Cardiometabolic Risk in CanadaWednesday, April 6, 2011
The term ‘cardiometabolic’ has recently crept into the medical literature as a designation for the common constellation of risk factors that promote atherogenic cardiovascular disease and/or the development of type 2 diabetes.
A position paper by the Canadian Cardiometabolic Risk Working Group, under the leadership of Lawrence Leiter (Toronto), just published in the Canadian Journal of Cardiology, addresses the concepts of ‘cardiometabolic risk’, ‘metabolic syndrome’, and ‘risk stratification’, what these terms mean, and how they can best be used to improve our understanding of cardiovascular disease treatment and prevention.
The authors propose ‘global cardiometabolic risk’ as an umbrella term for a comprehensive list of existing and emerging factors (including abdominal obesity) that predict cardiovascular disease and/or type 2 diabetes.
The paper presents practical strategies to identify and reduce cardiometabolic risk in multiethnic patient populations, based on an extensive review of data on emerging cardiovascular risk factors and Canadian guideline recommendations.
Health behaviour interventions (weight loss, physical activity, diet, smoking cessation) and pharmacotherapy in appropriate patients are essential to reduce cardiometabolic risk and are best delivered by a multidisciplinary approach.
In the context of obesity, readers will recall that, while important, ‘cardiometabolic’ risk touches on only one of the four ‘Ms’ (metabolic) relevant to the assessment and management of individuals with excess weight – the other three ‘Ms’ (mental, mechanical, and monetary health), all of which can affect patients even in the absence of metabolic problems, may be as important for the quality-of-life, functioning and overall health of overweight and obese individuals.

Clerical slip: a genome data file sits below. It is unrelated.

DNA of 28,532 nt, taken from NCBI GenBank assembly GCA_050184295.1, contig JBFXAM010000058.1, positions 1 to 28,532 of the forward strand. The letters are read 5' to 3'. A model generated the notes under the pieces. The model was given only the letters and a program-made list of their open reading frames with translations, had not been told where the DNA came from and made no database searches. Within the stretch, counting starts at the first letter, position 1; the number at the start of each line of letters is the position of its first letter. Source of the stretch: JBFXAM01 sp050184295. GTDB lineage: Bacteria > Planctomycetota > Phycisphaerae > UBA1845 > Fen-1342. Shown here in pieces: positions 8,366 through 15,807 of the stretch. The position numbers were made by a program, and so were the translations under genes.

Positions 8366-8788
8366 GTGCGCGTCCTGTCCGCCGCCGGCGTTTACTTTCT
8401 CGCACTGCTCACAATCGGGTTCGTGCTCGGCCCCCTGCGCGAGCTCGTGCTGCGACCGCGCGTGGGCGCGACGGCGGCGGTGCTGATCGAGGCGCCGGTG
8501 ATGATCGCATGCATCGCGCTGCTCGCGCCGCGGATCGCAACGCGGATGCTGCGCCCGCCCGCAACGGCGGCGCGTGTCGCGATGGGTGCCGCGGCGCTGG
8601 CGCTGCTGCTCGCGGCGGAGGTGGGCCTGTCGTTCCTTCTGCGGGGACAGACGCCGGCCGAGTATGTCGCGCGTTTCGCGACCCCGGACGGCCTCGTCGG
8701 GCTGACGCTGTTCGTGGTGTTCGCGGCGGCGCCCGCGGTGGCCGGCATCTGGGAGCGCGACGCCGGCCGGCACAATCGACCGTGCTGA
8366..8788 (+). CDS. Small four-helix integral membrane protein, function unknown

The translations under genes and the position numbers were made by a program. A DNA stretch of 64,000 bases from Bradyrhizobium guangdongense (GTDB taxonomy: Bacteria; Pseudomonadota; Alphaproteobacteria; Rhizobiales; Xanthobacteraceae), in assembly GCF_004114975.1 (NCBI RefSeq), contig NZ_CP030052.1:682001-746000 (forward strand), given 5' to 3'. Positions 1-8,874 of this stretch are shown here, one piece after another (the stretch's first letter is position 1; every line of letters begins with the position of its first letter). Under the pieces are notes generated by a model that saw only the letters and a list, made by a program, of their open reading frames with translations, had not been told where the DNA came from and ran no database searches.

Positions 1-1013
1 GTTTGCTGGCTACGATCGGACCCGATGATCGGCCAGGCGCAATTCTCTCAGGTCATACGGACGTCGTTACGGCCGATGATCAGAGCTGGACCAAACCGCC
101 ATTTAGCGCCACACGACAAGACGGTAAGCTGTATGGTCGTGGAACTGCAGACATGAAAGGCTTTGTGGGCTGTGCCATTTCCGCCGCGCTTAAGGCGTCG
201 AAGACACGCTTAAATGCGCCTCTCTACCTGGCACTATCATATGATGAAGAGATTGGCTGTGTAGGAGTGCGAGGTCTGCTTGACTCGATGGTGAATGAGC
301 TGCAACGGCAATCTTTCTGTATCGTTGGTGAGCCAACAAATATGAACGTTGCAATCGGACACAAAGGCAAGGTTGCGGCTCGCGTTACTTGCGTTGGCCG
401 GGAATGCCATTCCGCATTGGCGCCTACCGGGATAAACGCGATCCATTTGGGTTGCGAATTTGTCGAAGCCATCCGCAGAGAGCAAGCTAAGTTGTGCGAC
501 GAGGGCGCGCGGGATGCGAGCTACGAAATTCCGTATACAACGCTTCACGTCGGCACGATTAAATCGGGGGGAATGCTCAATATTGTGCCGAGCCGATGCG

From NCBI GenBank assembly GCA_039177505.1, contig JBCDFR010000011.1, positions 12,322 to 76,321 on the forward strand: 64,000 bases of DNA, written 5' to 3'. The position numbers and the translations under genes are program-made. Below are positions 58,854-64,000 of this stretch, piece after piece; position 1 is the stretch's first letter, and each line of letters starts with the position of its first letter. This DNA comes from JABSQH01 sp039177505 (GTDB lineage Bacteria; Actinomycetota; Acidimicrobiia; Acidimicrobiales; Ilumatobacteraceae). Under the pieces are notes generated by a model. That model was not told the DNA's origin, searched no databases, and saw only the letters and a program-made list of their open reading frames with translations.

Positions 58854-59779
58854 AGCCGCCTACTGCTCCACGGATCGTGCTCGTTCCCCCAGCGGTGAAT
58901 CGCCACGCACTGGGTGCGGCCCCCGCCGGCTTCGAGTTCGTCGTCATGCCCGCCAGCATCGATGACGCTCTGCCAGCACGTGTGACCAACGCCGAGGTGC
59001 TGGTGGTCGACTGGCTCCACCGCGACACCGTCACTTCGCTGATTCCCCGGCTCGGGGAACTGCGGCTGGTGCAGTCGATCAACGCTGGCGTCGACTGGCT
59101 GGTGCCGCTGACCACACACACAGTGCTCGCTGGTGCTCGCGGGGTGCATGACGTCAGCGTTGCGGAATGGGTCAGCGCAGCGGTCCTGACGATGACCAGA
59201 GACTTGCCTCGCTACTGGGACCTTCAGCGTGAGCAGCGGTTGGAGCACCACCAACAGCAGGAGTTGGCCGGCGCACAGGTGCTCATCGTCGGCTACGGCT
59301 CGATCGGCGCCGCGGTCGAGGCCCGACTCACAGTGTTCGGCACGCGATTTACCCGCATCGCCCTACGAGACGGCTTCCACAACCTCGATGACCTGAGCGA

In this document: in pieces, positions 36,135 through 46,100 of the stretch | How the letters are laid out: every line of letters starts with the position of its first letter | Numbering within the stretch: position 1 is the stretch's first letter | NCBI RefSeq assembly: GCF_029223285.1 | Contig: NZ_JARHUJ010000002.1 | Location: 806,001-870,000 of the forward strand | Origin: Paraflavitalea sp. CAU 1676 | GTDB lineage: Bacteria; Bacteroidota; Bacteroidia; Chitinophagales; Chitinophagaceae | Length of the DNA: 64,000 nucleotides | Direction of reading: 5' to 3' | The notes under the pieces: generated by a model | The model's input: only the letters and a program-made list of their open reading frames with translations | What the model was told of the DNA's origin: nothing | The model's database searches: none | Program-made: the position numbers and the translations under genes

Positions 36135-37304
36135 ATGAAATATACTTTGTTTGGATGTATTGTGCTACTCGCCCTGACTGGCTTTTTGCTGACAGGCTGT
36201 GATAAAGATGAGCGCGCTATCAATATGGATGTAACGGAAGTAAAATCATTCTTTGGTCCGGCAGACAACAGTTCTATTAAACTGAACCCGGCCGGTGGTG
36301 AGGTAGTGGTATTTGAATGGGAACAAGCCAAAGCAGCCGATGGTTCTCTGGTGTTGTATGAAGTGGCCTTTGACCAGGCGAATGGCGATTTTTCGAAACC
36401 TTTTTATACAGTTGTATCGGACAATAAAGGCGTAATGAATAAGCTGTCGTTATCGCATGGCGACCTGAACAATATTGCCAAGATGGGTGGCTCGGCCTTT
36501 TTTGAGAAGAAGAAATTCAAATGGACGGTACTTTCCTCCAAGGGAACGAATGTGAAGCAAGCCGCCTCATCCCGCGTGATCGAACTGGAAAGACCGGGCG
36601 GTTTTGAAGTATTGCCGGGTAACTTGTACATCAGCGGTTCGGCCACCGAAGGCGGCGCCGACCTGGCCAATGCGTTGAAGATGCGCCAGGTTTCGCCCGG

Perhaps similar working groups will now be convened to address the global ‘mental’, ‘mechanical’ and ‘monetary’ (=socioeconomic) risk factors associated with excess weight.
Indeed, it may well be that in overweight and obese patients with significant ‘mental’, ‘mechanical’ and/or ‘monetary’ health problems, simply focussing all efforts on improving ‘metabolic’ health may prove daunting if not futile.
Cardiometabolic Risk Working Group: Executive Committee, Leiter LA, Fitchett DH, Gilbert RE, Gupta M, Mancini GB, McFarlane PA, Ross R, Teoh H, Verma S, Anand S, Camelon K, Chow CM, Cox JL, Després JP, Genest J, Harris SB, Lau DC, Lewanczuk R, Liu PP, Lonn EM, McPherson R, Poirier P, Qaadri S, Rabasa-Lhoret R, Rabkin SW, Sharma AM, Steele AW, Stone JA, Tardif JC, Tobe S, & Ur E (2011). Cardiometabolic risk in Canada: a detailed analysis and position paper by the cardiometabolic risk working group. The Canadian journal of cardiology, 27 (2) PMID: 21459257